12ozProphet Exclusive Interview: Logan Hicks on his Upcoming Show at LACE
New York-based street and stencil artist Logan Hicks chatted with 12ozProphet about what to expect for his new solo show in Los Angeles, CA. “Thin Veils And Heavy Anchors” will debut at LACE (Los Angeles Contemporary Exhibitions) on March 8, 2013 and run through March 10, 2013.
12oz: You have said before that stenciling started as a substitution for your screen printing, how did your experience with screen printing help with the evolution of your craft?
Logan Hicks: Screenpriting is a very regimented medium, there is very little ‘grey area’. There are dozens of steps that you need to go through before you ever get to a creative product. You can’t stray from any of those steps or your outcome will fail. Either you’re right, or your wrong. Looking back, I realize now that I probably wasn’t the best screen printer. I like to experiment and test new things out. So often times, I would have misaligned prints, messy thumbprints everywhere, or the colors varied between the prints. In screen printing this is unacceptable but in stenciling its more forgiving. The steps are similar because of the layering of images to form the finished piece, and stenciling is sort of a poor mans screenprint, but stenciling encourages experimentation. No two stencils are the same, and it’s nearly impossible to spray the same stencil in the same color each time. So when I started working with stencils things just clicked. Stenciling has a protocol for making them a good piece of art, but you can vary a bit. Stenciling has more personality.
12oz: Could you walk me through your process?
LH: It’s a bunch of boring steps that nobody really cares to hear about. The short answer is that I take photos, edit them as I need and turn them into stencils. In between there are dozens of hours of computer work, editing images, and me shaking my fist madly at the sky and cursing anybody that walks by me. Apparently I find the longest, most difficult path to make art and I take it.
12oz: For “Thin Veils and Heavy Anchors,” your work has moved from focusing on outdoor settings and buildings to interiors and figures, what prompted this shift?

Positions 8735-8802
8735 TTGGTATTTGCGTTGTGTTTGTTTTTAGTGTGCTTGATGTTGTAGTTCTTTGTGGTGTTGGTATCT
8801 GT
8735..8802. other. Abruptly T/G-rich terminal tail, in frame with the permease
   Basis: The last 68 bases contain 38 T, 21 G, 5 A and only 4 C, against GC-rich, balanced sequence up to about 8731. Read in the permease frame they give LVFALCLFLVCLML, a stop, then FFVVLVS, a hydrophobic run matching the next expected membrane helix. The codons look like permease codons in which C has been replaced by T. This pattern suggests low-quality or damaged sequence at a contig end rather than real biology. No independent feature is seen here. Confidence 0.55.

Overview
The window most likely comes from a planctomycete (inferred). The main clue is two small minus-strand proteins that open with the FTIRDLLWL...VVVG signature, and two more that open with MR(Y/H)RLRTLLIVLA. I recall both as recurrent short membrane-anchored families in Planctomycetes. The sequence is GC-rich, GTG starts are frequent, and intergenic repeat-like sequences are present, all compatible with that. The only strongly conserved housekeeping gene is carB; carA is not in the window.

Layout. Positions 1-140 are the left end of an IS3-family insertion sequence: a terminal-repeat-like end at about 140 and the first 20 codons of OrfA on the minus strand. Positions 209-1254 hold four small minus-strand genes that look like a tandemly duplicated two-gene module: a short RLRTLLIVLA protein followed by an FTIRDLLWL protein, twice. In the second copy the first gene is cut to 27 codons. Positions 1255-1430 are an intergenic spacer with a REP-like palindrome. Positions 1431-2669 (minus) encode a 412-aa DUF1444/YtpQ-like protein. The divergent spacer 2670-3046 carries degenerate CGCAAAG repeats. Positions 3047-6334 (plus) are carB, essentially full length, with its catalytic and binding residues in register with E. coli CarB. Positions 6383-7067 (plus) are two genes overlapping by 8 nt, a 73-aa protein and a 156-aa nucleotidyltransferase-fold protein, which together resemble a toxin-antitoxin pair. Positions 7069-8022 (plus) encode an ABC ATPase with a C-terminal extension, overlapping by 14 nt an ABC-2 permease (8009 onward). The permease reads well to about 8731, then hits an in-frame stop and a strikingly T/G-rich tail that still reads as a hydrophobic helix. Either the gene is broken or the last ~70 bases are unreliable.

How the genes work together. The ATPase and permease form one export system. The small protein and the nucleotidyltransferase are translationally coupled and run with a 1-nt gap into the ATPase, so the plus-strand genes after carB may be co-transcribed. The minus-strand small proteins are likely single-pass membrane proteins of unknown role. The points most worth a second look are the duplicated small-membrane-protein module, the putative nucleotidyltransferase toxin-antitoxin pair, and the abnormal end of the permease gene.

LH: The timing just felt right. For years, I’ve explored the city around and under me. I like the quiet that comes from those undisturbed pockets of the city where nobody ventures, or the nighttime when the city sleeps. I’ve always wandered around trying to find ‘my place.’ That part of the city where I feel grounded. Content. Connected. My art reflected those feelings. The figures that I have introduced just an extension of that feeling. Now, rather than making work that is more observational, I have moved to the narrative. I will always love the photorealistic stenciling, but I just felt like there was a different story to be told that I couldn’t tell without including people. Now I use the patterning and interiors more as a metaphor than a literal depiction of the environment. I’ve started to introduce life into my paintings. I look at each interior as this metaphor for a state of mind. Each piece is this compartmentalized area of your brain where these minimal actions happen, but they influenced your life. Similar to how you may replay a scene in your head over and over. Like if you see someone you’re attracted too you may relive the time you first saw them. Or if you have ever been in a car accident you relive that crash over and over. I see my paintings as being similar to that sliver of memory.
12oz: What else can fans of your work expect to see in your upcoming show?
LH: More of the etched acrylic pieces, larger photorealistic pieces. I’ve begun to shoot underwater photography and I’ve started to incorporate those photos into the new work. I feel like this work is a definite step forward in the evolution of my work. I feel strongly about this body of work. It’s a great feeling knowing that when the doors open and people see what you have been doing for the past couple of months you can stand proud.
Text: Keisha Raines
Photos courtesy of Logan Hicks
For more info on the show check out the PMM Art Projects website.